July 26, 2011

Family Biker Blood

Today I'd like to introduce you to my family. As you might have guessed from the title of this post, the passion  for motorcycles runs deep in our family. It all started with my grandmother, when she used her NSU "Quickly" everyday in the 50's to go to work.

My dad, growing up in the 50's and 60's, got influenced by the British Pop and Rock scene and developed a taste for fast bikes. He worked as a car mechanic during the day while working on his bikes at night.
Starting a family meant for him a stop of his biking career, but not for long. He slowly came back to it with a Vespa 150, then a big jump to a Kawasaki GPZ 1000, an extremely heavy and powerful bike, then back to a more relaxed Suzuki 650 Burgman. Eventually he found his Holy Grail in a 2006 Honda Goldwing. 1800cc of touring smoothness and enough LED's to decorate 5 Christmas trees. Not my type of bike, but I admire the fact that at his age he still rides 10 times more then I do!

My brother Stefan started his biking life on a ________ at age 14. At 16 came a naked Honda NSR 125. 125cc's were very popular in Italy between the late 80's and all through the 90's. They were 2 stroke rockets and were proper racing bikes (Cagiva Mito, Gilera SP02, Honda NSR, Aprilia Futura etc). Anyways, he tried his fortune on the racetrack, but sadly, the lack of a generous sponsor meant the races were not always affordable for us. 
Since then he's become an avid bike collector with a great taste I might add. His current stable looks like this:

This Moto Guzzi LeMans, one from the first series of 1978, is an icon of the 70's. It's stylish, fast and reliable.
"For me", says Stefan, "this is the best bike Guzzi ever made and fits perfectly between my Ducati 900SS, which is more racing inclined, and the BMW R90S of the 70's, which is more of a tourer. I prefer the LeMans when she's slightly modified."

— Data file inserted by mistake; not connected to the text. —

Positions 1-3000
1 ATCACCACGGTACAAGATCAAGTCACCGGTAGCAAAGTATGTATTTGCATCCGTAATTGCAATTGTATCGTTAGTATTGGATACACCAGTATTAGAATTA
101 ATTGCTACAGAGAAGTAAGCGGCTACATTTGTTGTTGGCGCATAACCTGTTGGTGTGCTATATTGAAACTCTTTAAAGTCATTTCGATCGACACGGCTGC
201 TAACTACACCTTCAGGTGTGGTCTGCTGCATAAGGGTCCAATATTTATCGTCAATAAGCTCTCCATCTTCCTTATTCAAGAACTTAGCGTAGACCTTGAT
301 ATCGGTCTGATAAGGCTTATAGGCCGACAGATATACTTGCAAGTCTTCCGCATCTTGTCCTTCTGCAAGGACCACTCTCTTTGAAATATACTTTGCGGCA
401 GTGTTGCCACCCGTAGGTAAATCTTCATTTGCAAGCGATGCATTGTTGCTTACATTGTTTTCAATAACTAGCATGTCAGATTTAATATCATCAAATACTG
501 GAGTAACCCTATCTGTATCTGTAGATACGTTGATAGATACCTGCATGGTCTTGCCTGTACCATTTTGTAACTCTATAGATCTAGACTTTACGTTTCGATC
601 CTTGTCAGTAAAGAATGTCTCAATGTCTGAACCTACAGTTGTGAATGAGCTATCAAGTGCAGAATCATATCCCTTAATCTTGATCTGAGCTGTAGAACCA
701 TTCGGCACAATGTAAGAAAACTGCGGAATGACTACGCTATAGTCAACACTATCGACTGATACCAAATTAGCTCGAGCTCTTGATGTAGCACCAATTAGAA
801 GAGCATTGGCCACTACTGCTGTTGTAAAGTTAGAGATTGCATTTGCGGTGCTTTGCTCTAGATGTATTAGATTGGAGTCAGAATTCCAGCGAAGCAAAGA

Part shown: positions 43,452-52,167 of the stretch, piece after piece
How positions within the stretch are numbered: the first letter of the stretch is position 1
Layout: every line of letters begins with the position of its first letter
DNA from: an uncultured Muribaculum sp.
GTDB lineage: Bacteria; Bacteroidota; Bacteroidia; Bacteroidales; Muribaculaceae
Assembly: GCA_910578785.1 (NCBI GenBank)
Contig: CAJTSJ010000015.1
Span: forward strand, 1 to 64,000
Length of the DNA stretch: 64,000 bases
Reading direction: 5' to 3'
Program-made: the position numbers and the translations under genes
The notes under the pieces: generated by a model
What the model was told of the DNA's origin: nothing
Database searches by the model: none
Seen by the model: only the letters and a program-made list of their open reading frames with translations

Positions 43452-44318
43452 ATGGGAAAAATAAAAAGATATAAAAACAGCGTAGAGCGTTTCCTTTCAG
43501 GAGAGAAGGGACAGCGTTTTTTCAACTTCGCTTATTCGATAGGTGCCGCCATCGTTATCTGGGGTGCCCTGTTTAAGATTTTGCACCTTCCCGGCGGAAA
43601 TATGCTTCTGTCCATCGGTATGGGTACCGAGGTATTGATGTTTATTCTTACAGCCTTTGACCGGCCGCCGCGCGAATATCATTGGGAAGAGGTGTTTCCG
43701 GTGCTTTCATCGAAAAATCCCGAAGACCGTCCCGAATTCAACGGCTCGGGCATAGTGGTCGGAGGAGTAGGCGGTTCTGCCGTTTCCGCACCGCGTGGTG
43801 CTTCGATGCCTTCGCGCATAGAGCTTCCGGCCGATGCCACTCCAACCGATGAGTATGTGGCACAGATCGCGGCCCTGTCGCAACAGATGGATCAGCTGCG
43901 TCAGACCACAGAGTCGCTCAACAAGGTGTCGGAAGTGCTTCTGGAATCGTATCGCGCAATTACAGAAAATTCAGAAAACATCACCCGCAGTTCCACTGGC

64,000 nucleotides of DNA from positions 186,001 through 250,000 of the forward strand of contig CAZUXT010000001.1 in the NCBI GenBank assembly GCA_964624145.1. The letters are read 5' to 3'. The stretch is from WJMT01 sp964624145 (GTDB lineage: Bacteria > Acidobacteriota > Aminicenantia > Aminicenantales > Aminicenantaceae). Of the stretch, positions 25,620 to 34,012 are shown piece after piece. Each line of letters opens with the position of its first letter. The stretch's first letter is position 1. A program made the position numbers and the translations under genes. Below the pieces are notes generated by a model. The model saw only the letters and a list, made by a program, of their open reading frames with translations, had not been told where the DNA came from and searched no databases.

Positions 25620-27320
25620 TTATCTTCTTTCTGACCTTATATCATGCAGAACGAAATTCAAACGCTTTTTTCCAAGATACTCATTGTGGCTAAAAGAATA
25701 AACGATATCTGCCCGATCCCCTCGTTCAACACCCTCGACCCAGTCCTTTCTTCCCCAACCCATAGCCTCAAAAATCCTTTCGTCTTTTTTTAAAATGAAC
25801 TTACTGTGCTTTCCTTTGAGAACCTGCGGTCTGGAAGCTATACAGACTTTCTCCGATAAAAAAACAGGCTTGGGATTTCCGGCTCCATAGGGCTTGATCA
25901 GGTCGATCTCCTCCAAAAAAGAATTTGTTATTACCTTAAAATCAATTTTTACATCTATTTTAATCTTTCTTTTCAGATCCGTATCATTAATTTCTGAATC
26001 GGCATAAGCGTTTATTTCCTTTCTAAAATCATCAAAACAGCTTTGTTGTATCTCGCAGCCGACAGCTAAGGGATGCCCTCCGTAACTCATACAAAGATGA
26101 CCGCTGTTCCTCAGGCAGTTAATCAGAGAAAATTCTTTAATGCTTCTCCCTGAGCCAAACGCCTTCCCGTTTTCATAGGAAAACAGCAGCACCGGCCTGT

The Ducati 350 Desmo was made in 1974 and was the best Desmo single produced by Ducati.
The 250 was too weak, while the 450 vibrated too much. The avent of the Japanese 4 cylinders meant the end for the small singles.

This is a 1961 BMW R69S. A perfect machine for long trips: comfortable, reliable and quiet and was therefore called the "Queen of the Highway". The 69S was also the fastest production bike in the world at that time! The big tank is a Hoske aftermarket product of the 60's.

The next picture shows his 1973 Ducati 750S and in the background a 1975 Ducati 350 Scrambler (a friend's bike). Both bikes are pretty rare. In fact, not even the Ducati Museum in Bologna (Italy)
has a 750S in its collection. "In my opinion the best bike Ducati has ever buid!", says Stefan.

Lastly, a splendid Ducati 900SS from the year 1976. Rides like a train on tracks once it's on the open road, but due to a "difficult" ignition it's a handful in the city. Also, the turning radius is basically nonexistent. The sound is something otherworldly...once you hear it, you'll never forget it.

With all these piston heads in the family my wife has no choice but come along for the ride. Here you can see her expressing pleasure for having a heated backseat on a chilly mountain trip.

...and posing with the 750S...

And finally the youngest rider in the family, yours truly, who went through a Gilera CB 50, Malaguti RST 50, Piaggio Ciao Teen 50, Gilera SP02 125cc, Piaggio Zip 50, then had a loong break while living in London, then back on the saddle with a Tiger Boxer 200ST, a Suzuki Bandit 400V in Thailand and found his Holy Grail: the great Yamaha SR400.

One day my kids (if I manage to get some) will carry on the family legacy. Maybe on electric bikes :-(


iktus said...

yeah man! great bike history in your family! the opposite of mine, sigh...

iktus said...

and for the kid 'n' family-legacy thing, you know what to do... don't ya???